Once we have our configuration in place, we can start developing our automated test. For this example we wrote a coded test using Selenium with Java and the OpenSDK that performs a login to the following website.

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To be able to use data from an existing TestProject test in our coded test, we can pass parameters (for example email and password) using TestNG in our coded test. 

We’ll upload the following test to our existing project on TestProject’s platform.

public class LoginTest extends BaseTest {
    @Test(dataProvider = "TestProject", dataProviderClass = TestProjectParameterizer.class,
            description = "Fills in E-Mail Address and Password to login.")
    public void testLogin(String email, String password) {
        LoginPage loginPage = new LoginPage(driver);
        loginPage.loginAccount(email, password);

It’s relevant to mention that we are using dataProvider because we are passing parameters through TestProject. For more information about how to parameterize tests, you can check the following link.

public class LoginPage extends BasePage {
    public LoginPage(WebDriver driver) {
    @FindBy(id = "input-email")
    WebElement emailForm;

    @FindBy(id = "input-password")
    WebElement passwordForm;

    @FindBy(css = "[@type = 'submit']")
    WebElement loginBtn;

    public void loginAccount(String email, String password){

Once we have our test, we’ll run the following command, we can execute it on our IDE terminal or using the command line in the framework directory.

	mvn clean compile package

A new target folder should have been created automatically, where we can find the .jar file generated using the descriptor.xml file as we mentioned before.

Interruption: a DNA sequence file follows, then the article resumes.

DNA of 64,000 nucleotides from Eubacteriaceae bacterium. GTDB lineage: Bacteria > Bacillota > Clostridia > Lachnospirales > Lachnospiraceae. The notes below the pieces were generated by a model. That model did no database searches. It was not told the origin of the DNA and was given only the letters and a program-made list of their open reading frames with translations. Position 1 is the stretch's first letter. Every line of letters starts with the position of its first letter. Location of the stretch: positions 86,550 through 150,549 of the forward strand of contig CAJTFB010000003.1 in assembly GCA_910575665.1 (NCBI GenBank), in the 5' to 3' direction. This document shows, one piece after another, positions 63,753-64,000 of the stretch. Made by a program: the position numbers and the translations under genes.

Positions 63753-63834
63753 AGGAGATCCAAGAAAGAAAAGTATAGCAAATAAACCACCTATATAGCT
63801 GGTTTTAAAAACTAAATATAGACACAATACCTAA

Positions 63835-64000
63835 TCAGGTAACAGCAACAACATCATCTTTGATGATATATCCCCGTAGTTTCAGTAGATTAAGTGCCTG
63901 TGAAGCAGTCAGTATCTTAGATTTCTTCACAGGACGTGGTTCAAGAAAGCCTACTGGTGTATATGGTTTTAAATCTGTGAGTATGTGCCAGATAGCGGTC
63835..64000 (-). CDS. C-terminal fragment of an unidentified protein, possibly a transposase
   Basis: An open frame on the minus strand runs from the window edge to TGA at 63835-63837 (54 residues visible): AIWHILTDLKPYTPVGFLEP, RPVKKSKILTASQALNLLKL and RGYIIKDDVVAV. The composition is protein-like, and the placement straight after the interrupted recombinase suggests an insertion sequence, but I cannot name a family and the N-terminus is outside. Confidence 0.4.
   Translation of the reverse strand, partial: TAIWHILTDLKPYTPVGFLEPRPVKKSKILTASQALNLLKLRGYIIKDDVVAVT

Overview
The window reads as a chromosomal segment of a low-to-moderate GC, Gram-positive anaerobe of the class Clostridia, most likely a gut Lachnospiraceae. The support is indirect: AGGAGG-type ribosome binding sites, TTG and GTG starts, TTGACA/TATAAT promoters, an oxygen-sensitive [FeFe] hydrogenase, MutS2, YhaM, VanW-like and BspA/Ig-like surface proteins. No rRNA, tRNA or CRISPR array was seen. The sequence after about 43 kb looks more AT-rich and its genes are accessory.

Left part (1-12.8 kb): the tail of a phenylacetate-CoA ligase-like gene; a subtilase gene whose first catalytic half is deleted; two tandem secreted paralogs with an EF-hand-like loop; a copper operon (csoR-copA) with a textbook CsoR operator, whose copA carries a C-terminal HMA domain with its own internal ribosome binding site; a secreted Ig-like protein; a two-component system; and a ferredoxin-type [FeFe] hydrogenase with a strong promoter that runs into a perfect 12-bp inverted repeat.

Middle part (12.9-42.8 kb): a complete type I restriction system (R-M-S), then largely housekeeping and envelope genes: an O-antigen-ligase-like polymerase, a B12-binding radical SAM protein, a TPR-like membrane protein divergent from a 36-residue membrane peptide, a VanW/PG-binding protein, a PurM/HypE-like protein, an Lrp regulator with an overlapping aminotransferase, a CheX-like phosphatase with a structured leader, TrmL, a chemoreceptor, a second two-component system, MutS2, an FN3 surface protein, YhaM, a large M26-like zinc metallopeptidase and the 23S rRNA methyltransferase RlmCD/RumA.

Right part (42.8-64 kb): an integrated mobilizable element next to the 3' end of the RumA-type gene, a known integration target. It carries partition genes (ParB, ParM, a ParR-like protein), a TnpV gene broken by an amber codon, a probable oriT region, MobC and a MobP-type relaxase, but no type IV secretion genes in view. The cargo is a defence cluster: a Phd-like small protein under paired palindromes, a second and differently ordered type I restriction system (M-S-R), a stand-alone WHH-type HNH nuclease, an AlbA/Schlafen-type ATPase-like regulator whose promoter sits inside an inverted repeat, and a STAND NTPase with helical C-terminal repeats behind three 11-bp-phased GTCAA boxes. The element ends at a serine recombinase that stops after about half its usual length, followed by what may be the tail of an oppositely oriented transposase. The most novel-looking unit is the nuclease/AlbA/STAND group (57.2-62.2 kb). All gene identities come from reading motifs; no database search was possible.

Uploading a Coded Test

Now we need to log in to our TestProject account and go to the main page. Create a project folder or select an already existing one. After doing this, select “Create a test”.

Select “Code” test type and click “Next”.

Upload the .jar file that was created in the previous steps. Select the one that includes the dependencies. 

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The uploaded file results can be reviewed, click “Next” to proceed with uploading.

Fill in the details of your test and click “Next”.

Now the tests that were uploaded can be used in your TestProject tests.

Interfaz de usuario gráfica, Texto, Aplicación, Correo electrónicoDescripción generada automáticamente

Passing parameters to the Coded Test

You can go to the parameters section in TestProject and add parameters that can be passed to your coded test.

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After the coded test was included as a Test Step in your TestProject test, you can add the parameters by clicking “Add parameter” in your test inputs section. 

This allows us to pass parameters from a recorded project to our coded tests as inputs, but we can also have outputs from our coded tests and store them as parameters.

Final Thoughts

TestProject OpenSDK allows us to easily add a coded test to solve problems that we can come across in our tests, develop methods that allow us to do actions in fewer steps, or even add previously developed tests with Selenium or Appium to our TestProject’s projects.

This tool also gives us enough flexibility to assemble test teams with different programming skills, where automators who prefer coding can develop test packages for people that prefer working with record and playback.